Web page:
Skip Navigation

Geohydrology of Trego County

Prev Page--Geography || Next Page--Economic geology, Ground water

General Geology

Summary of Stratigraphy

[Note: The stratigraphic classification used in this report is that of the State Geological Survey Kansas and may differ somewhat from the classification of the U.S. Geological Survey.]

The rocks that crop out in Trego County are sedimentary in origin and range in age from Cretaceous to Recent. Their areal distribution is shown on Plate 1; their stratigraphic relation is illustrated by cross sections on Plate 2 and in Figure 6. A generalized section of the rock units and their water-bearing properties are given in Table 1.

Figure 6--Stratigraphic relation of Pleistocene deposits across Saline River (A-A'), Big Creek (B-B'), and Smoky Hill River (C-C') valleys. A larger version of this figure is available.

Three cross sections.

Table 1--Geologic formations in Trego County, Kansas, and their water-bearing properties.

System Series Stratigraphic
Physical character Water supply
Neogene Pleistocene Alluvium (incl. Recent and late Wisconsinan terrace deposits) 70 Stream-deposited silt, sand, and gravel; thick, coarse deposits in major valleys, finer deposits in smaller valleys Yields moderate to large quantities of water to wells along major valleys; lesser amounts along smaller valleys
Peoria and Loveland formations 30 Silt, mostly eolian, sandy in lower part. Mantles most of uplands and masks much of valley walls Yields small amounts of water to wells locally
Grand Island, Sappa, and Crete formations (Terrace deposits) 100 Stream-deposited sand, gravel, and silt in a terrace position along major valleys. Locally contains Pearlette ash bed Yields small to moderate quantities of water to wells along major valleys
Pliocene Ogallala Formation 150 Fluviatile deposits of sand, gravel, silt, and clay; mostly unconsolidated, but cemented at places to various degrees Yields moderate quantities of water to wells in much of the county
Cretaceous Upper
Smoky Hill Chalk Member 500 Chalk and chalky shale, thin-bedded and platy; bentonite beds throughout. Light gray to dark gray when fresh; weathers to brown and orange at outcrop Yields no water to wells
Fort Hays Limestone Member 55 Massive chalk beds separated by thin chalky shale partings, grayish-white, but may be yellow or light brown at outcrop Yields small amounts of water to wells locally
Carlile Shale 300 Lower part consists of gray calcareous shale and thin beds of chalky limestone; upper part consists of dark-gray clayey shale with silty fine-grained sandstone lenses in upper part Yields small amounts of water to wells from Codell Sandstone Member
Greenhorn Limestone 100 Alternating beds of chalky limestone and chalky shale Yields no water to wells
Graneros Shale 45 Noncalcareous dark-gray shale; persistent bentonite bed in upper part Yields no water to wells
Dakota Formation 300 Clay, shale, siltstone, and sandstone; interbedded and varicolored. Sandstone fine- to medium grained and lenticular. Lignite and "Ironstone" common Yields small amounts of water to wells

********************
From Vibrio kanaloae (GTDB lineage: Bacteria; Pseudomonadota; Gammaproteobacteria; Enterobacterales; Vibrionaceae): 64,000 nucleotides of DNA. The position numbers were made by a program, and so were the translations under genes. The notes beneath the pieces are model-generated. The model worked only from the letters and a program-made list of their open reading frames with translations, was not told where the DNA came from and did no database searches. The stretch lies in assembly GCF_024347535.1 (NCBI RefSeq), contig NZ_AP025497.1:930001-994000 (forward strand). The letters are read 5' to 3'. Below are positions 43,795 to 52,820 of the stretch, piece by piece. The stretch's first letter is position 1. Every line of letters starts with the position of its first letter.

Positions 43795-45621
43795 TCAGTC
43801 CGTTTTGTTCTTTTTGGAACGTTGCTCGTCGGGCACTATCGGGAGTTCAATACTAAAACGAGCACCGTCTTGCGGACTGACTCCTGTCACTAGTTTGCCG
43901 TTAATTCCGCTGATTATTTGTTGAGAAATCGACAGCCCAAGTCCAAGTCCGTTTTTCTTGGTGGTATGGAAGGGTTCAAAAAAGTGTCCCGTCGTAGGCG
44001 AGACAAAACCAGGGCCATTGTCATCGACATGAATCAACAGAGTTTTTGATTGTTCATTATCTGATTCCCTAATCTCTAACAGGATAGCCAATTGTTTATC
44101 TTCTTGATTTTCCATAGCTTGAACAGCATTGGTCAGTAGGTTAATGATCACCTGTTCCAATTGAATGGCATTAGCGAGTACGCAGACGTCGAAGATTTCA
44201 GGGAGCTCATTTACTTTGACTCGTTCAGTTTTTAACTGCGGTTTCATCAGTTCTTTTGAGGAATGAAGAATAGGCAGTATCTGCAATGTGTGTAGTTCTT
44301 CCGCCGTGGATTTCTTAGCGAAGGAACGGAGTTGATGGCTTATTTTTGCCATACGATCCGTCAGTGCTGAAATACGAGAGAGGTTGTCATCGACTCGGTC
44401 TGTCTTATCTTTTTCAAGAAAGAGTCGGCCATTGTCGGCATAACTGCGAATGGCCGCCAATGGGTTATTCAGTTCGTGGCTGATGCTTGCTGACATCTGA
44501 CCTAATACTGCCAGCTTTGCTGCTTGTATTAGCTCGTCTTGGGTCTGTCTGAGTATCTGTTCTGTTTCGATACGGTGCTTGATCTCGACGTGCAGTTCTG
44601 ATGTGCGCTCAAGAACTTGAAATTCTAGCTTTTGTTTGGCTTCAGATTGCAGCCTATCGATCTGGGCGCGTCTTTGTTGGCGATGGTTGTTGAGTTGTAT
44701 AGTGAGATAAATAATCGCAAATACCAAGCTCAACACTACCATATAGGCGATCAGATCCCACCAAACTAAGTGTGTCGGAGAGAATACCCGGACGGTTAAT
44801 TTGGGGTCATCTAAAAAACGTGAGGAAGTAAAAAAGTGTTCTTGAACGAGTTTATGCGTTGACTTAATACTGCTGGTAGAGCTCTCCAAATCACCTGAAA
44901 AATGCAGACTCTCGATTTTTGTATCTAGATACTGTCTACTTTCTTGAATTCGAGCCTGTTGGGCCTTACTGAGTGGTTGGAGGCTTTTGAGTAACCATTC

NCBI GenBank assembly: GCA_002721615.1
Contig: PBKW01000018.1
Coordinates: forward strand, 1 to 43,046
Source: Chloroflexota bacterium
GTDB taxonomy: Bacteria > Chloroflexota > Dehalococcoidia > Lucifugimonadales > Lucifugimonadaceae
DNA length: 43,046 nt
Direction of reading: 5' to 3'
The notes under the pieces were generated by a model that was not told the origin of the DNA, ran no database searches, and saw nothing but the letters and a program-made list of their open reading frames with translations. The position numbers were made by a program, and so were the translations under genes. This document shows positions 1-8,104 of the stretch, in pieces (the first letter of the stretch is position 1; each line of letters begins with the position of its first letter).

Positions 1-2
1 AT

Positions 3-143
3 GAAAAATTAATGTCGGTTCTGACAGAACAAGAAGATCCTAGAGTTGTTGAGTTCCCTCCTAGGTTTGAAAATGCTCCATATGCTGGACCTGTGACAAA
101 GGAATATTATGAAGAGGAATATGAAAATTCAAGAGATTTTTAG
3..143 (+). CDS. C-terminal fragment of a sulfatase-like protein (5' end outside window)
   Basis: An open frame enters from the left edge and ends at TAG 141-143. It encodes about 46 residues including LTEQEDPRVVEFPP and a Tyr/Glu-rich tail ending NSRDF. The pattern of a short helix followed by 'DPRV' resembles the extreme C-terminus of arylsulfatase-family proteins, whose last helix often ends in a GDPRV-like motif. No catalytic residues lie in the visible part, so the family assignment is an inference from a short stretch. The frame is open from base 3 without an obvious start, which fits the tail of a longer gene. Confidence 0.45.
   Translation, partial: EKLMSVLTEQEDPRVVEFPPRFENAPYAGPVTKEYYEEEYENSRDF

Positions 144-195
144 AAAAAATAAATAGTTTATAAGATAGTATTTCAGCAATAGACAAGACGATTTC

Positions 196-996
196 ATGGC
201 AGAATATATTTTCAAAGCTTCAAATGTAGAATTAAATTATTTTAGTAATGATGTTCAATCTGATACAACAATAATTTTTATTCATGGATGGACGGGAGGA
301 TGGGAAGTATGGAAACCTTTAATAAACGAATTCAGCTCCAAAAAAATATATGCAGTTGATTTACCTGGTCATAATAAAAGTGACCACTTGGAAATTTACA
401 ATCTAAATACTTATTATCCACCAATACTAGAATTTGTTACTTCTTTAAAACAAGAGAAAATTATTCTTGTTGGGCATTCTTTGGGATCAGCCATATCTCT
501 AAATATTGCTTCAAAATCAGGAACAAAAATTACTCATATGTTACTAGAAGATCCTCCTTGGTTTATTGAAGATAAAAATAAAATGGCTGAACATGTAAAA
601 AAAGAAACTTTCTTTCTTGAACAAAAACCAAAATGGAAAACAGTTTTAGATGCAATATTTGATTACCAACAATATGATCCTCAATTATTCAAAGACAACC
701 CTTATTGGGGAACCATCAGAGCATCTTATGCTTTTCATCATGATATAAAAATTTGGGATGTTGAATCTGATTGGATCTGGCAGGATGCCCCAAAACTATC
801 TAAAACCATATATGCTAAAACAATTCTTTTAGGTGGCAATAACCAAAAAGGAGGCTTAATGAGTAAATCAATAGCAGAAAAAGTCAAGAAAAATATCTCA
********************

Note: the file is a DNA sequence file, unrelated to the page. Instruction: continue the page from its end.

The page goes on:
The Carlile Shale of late Cretaceous age is the oldest geologic formation exposed in Trego County. The Carlile crops out along the Smoky Hill Valley east of the junction of the Smoky Hill River and Hackberry Creek and is buried beneath rocks of younger age in the rest of the county.

The Niobrara Chalk of late Cretaceous age overlies the Carlile Shale. The Niobrara crops out along the outer valleys of the Smoky Hill and Saline rivers and their tributaries and along Big Creek valley in the eastern part of the county. The Niobrara Chalk is divided into two members, the Fort Hays Limestone below and the Smoky Hill Chalk above.

The Ogallala Formation of Neogene age (Pliocene) unconformably overlies the Cretaceous rocks in much of the upland areas of the county. Erosion during the Pleistocene Epoch has removed the Ogallala along the Saline and Smoky Hill valleys and in the eastern part of the county along Big Creek valley. Along the Smoky Hill Valley, the Ogallala has been removed along a belt as much as two townships wide, exposing Cretaceous chalk and shale.

Unconsolidated deposits of both fluviatile and eolian origin represent the Pleistocene Series. Fluviatile deposits fill channels cut into Cretaceous bedrock along the principal streams. Eolian deposits mantle the uplands and in many places overlie older terrace deposits along stream valleys. Deposits belonging to the Pleistocene Series are the Grand Island and Sappa formations of Kansan age, the Crete and Loveland formations of Illinoisan age, the Peoria Formation of Wisconsinan age, and alluvium of Wisconsinan and Recent age.

In this report the Grand Island, Sappa, and Crete formations are shown in the illustrations and discussed as terrace deposits, and the Peoria and Loveland formations are discussed together as loess deposits. Figure 6 illustrates the stratigraphic relation of Pleistocene deposits across the principal valleys. Deposits penetrated in test holes 13-21-5bbc and 13-21-8abb, along the north side of Big Creek valley, may be of Nebraskan age.

Unexposed Rocks

Geologic rock units below the Carlile Shale that do not crop out in Trego County but occur in the subsurface within a possible drilling depth for water wells consist of approximately 500 feet of Greenhorn Limestone, Graneros Shale, and Dakota Formation. The Greenhorn Limestone and Graneros Shale are not considered to be aquifers. The Dakota Formation is an important source of ground water for domestic and stock purposes in parts of Trego County. These formations will be discussed further in the section on geologic formations and their water-bearing properties.

Prev Page--Geography || Next Page--Economic geology, Ground water

Kansas Geological Survey, Geology
Placed on web Dec. 12, 2008; originally published June 1965.
Comments to
The URL for this page is